I couldn't hold back my tears. My sentiments were, and are, deeply felt. The feeling is very similar -- as a friend told me, reacting to the same news -- to when the Berlin Wall fell in 1989. It took more than 50 years to hear this announcement; it's a step towards unification, but brings brand-new clashes within the Cuban community, especially those in exile.
We have all lost in this fight. There are no winners, and with the announcement, pained feelings we have carried for five decades come to the surface. Three generations have been marked by this conflict, three generations destroyed by Fidel Castro, three generations repressed, three generations who have had to embrace new cultures, lives, and customs because we are denied the right to enter our own soil.
Today, a "relaxing" of relations between the U.S. and Cuba has begun, and the first things that come to mind are the relatives of members of the organization "Brothers to the Rescue," who were pulverized into thin air when their planes were shot down on February 24, 1996. I also think about all those who have lost their lives in the straits of Florida on makeshift rafts, I think about those who have left us and how they didn't let us come back to bury our dead, to take care of our sick, to smell and feel our land. Despite everything, even though we have U.S. passports, that island is our homeland; even if we never go back, it is still our land, and we live it each day in our hearts and in our actions.
Obama and Raúl Castro talked, they made an agreement, and politics prevailed over what the ordinary people in Miami or Havana may think. And more than just lifting the embargo can be expected: the opening of embassies, removing Cuba from the list of terrorist countries, more trips, more trade, access to technological opportunities for communication, which have been limited; simply put, today is the day that marks the beginning of an "official" cooperation between the U.S. and the island.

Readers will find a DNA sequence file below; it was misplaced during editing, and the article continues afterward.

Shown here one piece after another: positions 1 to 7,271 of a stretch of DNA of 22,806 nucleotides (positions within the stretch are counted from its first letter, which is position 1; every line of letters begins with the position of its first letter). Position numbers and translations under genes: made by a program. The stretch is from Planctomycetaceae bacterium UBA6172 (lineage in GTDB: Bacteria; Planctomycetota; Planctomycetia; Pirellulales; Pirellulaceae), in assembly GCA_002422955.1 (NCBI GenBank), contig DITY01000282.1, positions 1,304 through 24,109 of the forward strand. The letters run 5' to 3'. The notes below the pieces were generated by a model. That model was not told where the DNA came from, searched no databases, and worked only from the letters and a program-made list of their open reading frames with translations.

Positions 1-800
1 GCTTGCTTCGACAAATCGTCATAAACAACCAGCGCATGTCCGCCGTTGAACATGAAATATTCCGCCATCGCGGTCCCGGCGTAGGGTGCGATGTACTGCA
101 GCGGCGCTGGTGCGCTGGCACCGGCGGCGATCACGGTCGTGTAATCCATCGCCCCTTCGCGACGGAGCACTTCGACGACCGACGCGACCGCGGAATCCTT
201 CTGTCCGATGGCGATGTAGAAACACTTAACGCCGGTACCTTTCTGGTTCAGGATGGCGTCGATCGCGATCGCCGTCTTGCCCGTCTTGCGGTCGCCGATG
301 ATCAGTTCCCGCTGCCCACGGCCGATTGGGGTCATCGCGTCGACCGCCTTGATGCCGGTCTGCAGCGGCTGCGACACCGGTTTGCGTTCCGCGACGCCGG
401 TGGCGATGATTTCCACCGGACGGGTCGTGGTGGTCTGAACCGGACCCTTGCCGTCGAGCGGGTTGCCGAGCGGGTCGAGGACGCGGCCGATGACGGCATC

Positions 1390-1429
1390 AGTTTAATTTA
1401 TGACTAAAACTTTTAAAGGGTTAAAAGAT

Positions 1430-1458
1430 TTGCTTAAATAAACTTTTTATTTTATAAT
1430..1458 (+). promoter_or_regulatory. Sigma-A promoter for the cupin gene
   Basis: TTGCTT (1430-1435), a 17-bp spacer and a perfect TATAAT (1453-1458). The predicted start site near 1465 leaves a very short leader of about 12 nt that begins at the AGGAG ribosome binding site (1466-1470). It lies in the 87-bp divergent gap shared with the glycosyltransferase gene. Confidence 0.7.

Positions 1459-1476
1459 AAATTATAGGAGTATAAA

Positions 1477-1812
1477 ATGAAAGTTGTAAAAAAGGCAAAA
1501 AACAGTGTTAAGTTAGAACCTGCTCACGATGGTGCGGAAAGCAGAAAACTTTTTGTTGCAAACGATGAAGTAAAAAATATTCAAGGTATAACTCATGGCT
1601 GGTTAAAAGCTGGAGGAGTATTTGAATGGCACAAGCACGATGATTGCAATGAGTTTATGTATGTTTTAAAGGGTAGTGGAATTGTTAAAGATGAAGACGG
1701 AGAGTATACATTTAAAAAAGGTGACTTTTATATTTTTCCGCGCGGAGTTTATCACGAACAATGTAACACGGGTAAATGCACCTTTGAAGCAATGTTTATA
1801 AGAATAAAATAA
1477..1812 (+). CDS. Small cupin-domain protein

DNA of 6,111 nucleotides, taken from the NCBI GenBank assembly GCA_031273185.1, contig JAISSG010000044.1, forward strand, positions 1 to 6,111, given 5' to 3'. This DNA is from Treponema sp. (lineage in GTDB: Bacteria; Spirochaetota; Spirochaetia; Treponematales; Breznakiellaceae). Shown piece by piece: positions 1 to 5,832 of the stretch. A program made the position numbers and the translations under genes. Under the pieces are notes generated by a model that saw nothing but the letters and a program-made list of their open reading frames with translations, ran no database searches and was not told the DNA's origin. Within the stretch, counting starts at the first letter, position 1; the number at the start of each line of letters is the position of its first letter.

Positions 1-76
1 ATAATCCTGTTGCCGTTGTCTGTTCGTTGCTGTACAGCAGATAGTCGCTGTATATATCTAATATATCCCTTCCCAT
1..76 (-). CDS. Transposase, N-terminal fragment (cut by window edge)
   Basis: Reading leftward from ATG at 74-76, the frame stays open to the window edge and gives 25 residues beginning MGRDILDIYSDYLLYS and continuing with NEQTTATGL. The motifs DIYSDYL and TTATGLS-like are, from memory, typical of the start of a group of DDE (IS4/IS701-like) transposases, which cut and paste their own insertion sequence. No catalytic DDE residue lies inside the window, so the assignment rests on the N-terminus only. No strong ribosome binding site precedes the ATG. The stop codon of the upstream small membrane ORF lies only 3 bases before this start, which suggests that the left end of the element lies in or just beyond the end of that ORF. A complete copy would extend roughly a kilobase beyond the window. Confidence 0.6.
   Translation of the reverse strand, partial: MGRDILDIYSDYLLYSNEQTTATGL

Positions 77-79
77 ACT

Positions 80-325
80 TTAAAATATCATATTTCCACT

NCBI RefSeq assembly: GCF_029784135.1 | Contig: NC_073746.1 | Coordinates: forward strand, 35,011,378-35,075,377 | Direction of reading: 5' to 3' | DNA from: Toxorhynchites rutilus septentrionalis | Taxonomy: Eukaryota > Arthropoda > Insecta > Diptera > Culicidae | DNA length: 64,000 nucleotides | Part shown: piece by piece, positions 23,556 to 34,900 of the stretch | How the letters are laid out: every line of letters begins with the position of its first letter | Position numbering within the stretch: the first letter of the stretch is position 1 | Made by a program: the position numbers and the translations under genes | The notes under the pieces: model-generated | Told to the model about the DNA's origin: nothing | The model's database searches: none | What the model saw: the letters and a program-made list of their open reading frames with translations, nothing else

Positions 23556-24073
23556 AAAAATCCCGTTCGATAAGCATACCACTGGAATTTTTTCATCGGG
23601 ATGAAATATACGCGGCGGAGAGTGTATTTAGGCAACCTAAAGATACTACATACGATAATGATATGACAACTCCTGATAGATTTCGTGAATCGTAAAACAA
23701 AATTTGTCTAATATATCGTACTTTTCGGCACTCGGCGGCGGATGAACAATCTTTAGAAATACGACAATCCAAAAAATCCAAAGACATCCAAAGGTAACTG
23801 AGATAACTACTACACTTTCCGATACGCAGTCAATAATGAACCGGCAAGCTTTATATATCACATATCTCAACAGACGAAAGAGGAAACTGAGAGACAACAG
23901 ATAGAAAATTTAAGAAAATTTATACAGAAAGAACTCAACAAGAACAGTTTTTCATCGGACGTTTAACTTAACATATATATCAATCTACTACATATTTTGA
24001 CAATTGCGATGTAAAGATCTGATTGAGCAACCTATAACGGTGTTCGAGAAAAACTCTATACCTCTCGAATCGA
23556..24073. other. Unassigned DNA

Today we say that Obama made the announcement to "relax" tensions between the two countries. For some it is a shame, for others joyous, for others it is confusing. But the bitter truth, that hurts especially many in exile -- those of us that have remained steadfast in not returning to our land, either by conviction or because we are denied entry -- is that a significant percentage of Cubans began "relaxing" these relationships before this; we ourselves have allowed this "relaxation," because of the Cuban Adjustment Act of 1996 (CAA).
Many of us are confused; many of us are still carrying our pain; many simply do not understand, nor will ever understand. While some travel almost every month to Cuba, by the different routes which have been invented, do illicit business between Miami and Havana, others are condemned to be stranded in exile, forced or not.
I have not been able to return to my island. I'm on a blacklist denying me access to walk the ground where I was born, and when they permit me entry they will watch and censor me. I cannot see my 80-year-old father; I haven't been able to celebrate a Christmas with him in 20 years.
Who will give me back this time which will not return? Who will help me heal the pain of what could have been and cannot be? Even with the pain I bear, the past does not define me. I'm betting on the future. I want to see my father. I want to return to my country with my rights because I was born there, even though I have decided on a harder path, the pilgrimage of exile.
Can I do this? Has the time arrived for my human rights to be respected, along with my "freedoms" as a Cuban citizen? Let's consider who brought us to the new chapter that's beginning.
Translated from the original on HuffPost Voces.